Varicose veins are enlarged superficial veins that are visible just under the skin. They can be hereditary or brought on during pregnancy. They can be caused by physical trauma or, very rarely, the result of a tumor. Varicose veins can affect men, but are most common in women. According to the National Institute of Health, approximately 25 million Americans have this condition with symptoms ranging from mild to severe.
“I am pale skinned and could always see some veins on my legs,” states Rachel, a petite Waltham resident. “The veins at the back of my legs really became noticeable toward the end of my first pregnancy. And,” she adds, “ after giving birth to my 9 pound 7 ounce son, the veins stayed.” Over the course of seven years and the delivery of two more big babies, Rachel’s veins became even more pronounced. When she consulted her physician, she was told that the condition was most likely hereditary.
“It was emotionally difficult,” states Rachel. “As the varicose veins worsened, I stopped wearing shorts in the summer and avoided going swimming. Even in hot weather, I managed to fool myself into believing that I simply preferred to wear capris or lightweight summer slacks. Of course, I always wore tinted stockings with skirts and dresses.”
Today, Rachel chooses shorts, doesn’t hesitate to wear a bathing suit and has come to view her varicose veins as just one of many ways her body has changed over time. “I’m lucky though,” she quickly states. “For me, appearance has been the only problem I’ve experienced. I know many women who have really suffered with a lot of pain and discomfort.”
Normally functioning veins contain valves that keep blood moving forward toward the heart. When valves are not functioning properly, blood remains in the vein and begins to pool. This causes the vein to become enlarged. One result is varicose veins, which predominantly occur in the legs, but may occur elsewhere. Congenitally defective valves, a blood clot in a vein, and pregnancy are the most common causes of this condition. Prolonged standing and increased pressure within the abdomen can cause some people to be more susceptible to developing varicose veins, or can aggravate an existing condition.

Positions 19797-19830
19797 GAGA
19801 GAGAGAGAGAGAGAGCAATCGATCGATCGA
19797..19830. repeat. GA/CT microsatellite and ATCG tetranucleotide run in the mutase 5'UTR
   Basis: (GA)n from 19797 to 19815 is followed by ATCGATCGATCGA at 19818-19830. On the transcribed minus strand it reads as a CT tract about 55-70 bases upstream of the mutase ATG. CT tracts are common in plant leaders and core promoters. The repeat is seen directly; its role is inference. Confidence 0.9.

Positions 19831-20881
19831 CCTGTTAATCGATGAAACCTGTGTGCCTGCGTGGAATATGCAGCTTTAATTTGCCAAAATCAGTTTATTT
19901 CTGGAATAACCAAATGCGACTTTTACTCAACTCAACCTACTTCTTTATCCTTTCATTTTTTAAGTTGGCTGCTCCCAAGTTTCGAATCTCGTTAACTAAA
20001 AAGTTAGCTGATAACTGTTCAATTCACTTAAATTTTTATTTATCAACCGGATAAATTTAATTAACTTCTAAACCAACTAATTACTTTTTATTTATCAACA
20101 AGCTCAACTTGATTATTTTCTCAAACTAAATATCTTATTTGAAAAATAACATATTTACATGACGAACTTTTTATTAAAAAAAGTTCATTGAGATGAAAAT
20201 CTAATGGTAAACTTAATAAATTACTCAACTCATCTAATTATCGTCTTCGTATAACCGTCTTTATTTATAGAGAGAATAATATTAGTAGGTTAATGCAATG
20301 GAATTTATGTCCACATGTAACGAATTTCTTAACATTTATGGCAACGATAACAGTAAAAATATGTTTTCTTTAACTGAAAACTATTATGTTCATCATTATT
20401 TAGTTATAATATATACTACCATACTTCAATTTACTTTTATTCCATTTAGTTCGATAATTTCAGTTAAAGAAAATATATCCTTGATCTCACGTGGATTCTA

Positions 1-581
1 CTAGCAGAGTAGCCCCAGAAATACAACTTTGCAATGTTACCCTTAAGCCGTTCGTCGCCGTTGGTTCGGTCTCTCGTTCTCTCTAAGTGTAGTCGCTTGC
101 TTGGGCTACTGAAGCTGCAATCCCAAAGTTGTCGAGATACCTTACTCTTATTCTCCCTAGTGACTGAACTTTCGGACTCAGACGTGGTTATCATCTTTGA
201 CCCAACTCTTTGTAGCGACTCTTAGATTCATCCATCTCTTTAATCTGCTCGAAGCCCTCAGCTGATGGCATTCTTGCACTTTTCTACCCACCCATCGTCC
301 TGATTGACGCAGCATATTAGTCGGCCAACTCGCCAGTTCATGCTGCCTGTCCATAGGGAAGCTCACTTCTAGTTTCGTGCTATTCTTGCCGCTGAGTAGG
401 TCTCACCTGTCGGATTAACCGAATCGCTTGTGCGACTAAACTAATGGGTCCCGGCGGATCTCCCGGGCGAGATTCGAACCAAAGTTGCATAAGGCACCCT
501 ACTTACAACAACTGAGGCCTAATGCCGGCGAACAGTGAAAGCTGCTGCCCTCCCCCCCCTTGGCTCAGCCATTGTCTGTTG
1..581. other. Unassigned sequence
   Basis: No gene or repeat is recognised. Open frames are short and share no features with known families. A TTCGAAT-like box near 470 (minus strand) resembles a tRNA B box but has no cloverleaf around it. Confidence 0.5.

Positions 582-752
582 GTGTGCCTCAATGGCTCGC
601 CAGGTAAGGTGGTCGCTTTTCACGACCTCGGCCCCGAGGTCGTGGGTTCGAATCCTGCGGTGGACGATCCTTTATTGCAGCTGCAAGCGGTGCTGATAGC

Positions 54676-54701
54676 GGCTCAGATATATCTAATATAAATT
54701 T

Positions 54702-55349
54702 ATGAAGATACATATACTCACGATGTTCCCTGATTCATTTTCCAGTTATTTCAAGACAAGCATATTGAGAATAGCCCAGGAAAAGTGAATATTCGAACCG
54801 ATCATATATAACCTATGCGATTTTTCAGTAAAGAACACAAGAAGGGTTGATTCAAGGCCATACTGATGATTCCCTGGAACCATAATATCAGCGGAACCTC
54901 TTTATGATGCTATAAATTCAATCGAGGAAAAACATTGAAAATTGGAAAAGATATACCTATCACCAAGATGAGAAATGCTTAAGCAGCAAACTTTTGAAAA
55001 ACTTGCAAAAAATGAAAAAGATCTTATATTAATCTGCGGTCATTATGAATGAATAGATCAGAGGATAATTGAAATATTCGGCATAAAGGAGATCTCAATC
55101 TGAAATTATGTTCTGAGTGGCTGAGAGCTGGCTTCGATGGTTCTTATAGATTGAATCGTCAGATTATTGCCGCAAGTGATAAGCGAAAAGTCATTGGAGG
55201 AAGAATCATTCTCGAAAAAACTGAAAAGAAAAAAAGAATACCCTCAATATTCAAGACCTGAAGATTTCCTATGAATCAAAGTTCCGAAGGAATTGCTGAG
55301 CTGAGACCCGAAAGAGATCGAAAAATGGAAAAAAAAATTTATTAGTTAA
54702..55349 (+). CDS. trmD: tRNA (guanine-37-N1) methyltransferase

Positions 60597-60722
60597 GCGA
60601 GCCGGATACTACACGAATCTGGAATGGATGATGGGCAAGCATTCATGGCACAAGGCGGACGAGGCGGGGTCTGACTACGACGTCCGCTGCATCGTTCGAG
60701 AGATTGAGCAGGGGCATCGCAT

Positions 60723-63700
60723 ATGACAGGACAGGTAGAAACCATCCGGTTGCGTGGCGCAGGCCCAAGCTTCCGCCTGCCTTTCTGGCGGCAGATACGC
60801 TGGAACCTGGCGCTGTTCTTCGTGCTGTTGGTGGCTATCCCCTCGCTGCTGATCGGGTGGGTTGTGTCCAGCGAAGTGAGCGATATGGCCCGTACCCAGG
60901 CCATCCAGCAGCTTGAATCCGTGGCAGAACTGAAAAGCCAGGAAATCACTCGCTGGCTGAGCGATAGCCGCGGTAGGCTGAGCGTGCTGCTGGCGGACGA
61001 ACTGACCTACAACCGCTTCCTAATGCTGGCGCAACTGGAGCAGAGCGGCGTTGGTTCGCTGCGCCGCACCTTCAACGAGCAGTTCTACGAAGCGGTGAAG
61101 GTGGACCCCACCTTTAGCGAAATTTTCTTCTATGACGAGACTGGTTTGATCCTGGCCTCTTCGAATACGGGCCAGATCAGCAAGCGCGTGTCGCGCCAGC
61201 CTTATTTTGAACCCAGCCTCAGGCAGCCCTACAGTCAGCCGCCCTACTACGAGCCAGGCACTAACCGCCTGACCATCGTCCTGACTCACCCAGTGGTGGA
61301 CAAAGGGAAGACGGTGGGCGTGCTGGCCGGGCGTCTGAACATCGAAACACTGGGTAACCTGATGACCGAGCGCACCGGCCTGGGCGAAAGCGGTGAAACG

Treatment depends largely on the severity of one’s condition. Personal preference can also come into play as some people request removal of their varicose veins to improve their appearance.
In mild cases or early onset of the condition, physicians recommend that standing for long periods be avoided, and that legs be elevated when resting or sleeping. Wearing elastic support hose can also help diminish mild aching.
In severe cases, two forms of surgery have served as the primary forms of treatment. One treatment is vein stripping and ligation, in which the vein is removed or stripped from the body. Another is sclerotherapy, which involves injecting the vein with a solution that closes the vein.
New State-of-the-Art Procedure
For many women, severe swelling, itching, burning and pain can accompany varicose veins. In contrast to Rachel, Jill of Ashland, Massachusetts, had varicose veins that caused her legs to swell and ache horribly. Two years ago she decided to undergo surgical vein stripping.